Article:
Monday 16 May 2011

GOOGLE: Legacy - The Game Has Changed


In film Tron Legacy apart from some fantastic music from Daft Punk, there is an underlying story of the online world trying to break out into the offline world. They come close but with the risk of spoiling it for those that haven't seen it - Kevin Flynn (Jeff Bridges senior) manages to hold back Clu (Jeff Bridges junior) and his armies of "programs" - and in the process saves the free world.

However fantasy is great, but when fantasy starts to become reality things get a whole lot more interesting.

Google has steadily been taking control of the online world; beginning with search they have increasingly permeated all aspects of our online interactions from browsers, tablets, mobile, mapping and online tools.

You can almost imagine them uttering the words of Kevin Flynn in the film when he says:-

In there is a new world! In there is our future! In there is our destiny!

But things are changing.

Google are apparently looking to trial the use of coupons at till with retailers using NFC Android phones. Working with eftpos terminal manufacturer Ingenico they will look at a series of trials at retailers in New York and San Francisco.

Philippe Lazare, CEO of Ingenico was quoted as saying:-

Google wants a system where, when you enter a shop or supermarket, you receive a special offer on your telephone. At the checkout, you can take advantage of this offer" by touching your phone to the Ingenico POS terminal, which will be capable of reading the coupon and will automatically apply the discount to the shopping bill.

This may seem like a small piece of news but what's interesting here is the combination of online and offline services from search to location based services through to NFC and POS integration. In theory a customer could search for a product online via Google, be presented with an offer which they can then immediately use to purchase that product when walking into a store.

This ability to track online interactions through clicks and onto online purchases is something that Google and affiliate networks have been doing for years. However the ability to track these right through to offline purchases in-store really brings multi-channel retailing to life.

It also promises to change how loyalty programmes operate. You only have to looking at the number of loyalty programmes with online shopping malls to understand that these programmes really benefit from the affiliate revenue generated when they get members to shop in partner stores. Being able to drive these purchase decisions into everyday transactions however is the real key here.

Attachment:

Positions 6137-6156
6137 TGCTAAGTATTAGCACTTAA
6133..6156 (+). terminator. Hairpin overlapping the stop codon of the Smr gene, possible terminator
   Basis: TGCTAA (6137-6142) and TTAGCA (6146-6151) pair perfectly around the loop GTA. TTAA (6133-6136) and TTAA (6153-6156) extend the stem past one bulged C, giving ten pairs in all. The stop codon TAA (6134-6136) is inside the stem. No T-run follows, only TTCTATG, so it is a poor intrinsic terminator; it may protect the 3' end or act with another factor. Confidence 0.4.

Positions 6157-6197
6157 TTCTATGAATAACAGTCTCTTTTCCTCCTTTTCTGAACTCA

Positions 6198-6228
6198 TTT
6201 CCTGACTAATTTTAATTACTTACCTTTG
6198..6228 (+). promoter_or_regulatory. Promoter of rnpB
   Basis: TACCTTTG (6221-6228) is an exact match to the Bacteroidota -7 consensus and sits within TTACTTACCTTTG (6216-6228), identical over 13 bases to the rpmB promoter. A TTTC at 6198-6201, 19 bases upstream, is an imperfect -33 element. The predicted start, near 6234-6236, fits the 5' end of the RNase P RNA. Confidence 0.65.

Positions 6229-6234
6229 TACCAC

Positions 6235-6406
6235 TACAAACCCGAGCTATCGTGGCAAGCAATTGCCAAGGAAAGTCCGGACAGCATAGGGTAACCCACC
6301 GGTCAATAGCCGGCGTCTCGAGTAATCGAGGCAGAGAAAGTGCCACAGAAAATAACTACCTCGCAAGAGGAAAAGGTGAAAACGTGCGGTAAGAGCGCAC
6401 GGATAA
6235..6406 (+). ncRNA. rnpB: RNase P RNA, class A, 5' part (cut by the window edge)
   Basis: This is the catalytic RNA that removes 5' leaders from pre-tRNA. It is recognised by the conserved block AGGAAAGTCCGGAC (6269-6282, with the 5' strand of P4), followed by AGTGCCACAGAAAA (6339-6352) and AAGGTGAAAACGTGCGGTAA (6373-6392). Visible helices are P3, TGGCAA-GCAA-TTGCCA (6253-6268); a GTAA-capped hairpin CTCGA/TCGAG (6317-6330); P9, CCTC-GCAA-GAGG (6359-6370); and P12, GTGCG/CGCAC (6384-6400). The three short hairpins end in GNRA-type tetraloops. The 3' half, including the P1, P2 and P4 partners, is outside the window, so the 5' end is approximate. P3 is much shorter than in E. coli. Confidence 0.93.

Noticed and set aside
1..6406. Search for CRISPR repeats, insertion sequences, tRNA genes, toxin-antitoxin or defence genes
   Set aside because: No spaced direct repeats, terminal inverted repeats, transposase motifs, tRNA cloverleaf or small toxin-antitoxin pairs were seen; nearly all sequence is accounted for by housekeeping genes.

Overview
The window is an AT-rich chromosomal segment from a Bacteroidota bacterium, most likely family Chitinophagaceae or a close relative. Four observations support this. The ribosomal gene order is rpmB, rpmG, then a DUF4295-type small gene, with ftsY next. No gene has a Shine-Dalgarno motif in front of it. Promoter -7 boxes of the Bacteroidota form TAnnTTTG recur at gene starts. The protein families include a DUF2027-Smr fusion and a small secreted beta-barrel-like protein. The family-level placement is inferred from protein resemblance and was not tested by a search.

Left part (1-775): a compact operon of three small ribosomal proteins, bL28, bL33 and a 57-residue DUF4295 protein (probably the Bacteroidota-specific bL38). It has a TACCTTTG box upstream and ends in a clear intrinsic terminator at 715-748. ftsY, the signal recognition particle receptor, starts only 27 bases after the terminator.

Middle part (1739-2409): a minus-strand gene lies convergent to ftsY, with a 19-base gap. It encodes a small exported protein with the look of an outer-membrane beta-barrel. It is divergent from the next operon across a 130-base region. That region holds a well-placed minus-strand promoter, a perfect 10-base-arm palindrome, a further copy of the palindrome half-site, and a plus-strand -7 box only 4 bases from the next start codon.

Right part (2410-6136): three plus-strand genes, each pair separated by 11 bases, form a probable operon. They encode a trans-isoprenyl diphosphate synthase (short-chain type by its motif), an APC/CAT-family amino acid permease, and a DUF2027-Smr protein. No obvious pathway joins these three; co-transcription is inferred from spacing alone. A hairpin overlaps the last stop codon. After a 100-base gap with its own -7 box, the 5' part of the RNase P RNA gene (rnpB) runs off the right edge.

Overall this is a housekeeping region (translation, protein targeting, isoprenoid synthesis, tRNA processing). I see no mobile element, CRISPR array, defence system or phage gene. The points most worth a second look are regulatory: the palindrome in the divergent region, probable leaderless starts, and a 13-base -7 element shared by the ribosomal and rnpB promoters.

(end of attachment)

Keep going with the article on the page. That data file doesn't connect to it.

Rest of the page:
But Google isn't the only player. Facebook is increasingly linking online and offline with Facebook Deals allowing offline merchants to create deals for online members. While this doesn't (yet) directly link the interaction to the transaction you can bet Facebook will be looking at how they increasingly make it relevant within bricks and mortar retailers.

There was an interesting blog by Adrian Hon in the Telegraph recently about the battle between Google and Facebook and while on the face of it they would seem to have very different businesses, in reality as Adrian points out:-

Google and Facebook are increasingly set up as competitors [for] sorting through the material on the Web.

While each has a very different approach; Google with its highly sophisticated search algorithms and Facebook with it's personal recommendations from friends they are both in the same business - namely monetising interactions between consumers and brands.

Google has done well in providing a more direct and accountable channel for marketing budgets but if Facebook can demonstrate better "bang for buck" through the power of personal advocacy they could see their revenues slowly eroded.

Not one to sit back and accept the status quo Google are firing on all fronts. From taking ownership of the channel itself (mobile/tablet via Android / PC via Chrome) to trying to develop their social strategy (and tying their employees bonuses to the success of this).

This latest effort of linking offline and online through POS is another step in this battle. Making marketing budgets increasingly accountable and in the processes owning the consumer interaction from search to purchase.

As Clu says in the film when looking to break out from the online world to the real world:-

Out there is a new world! Out there is our victory! Out there is our destiny!

While the battle for our attention online is intensifying, Google making a move offline suggests a whole new game and one worth keeping an eye on.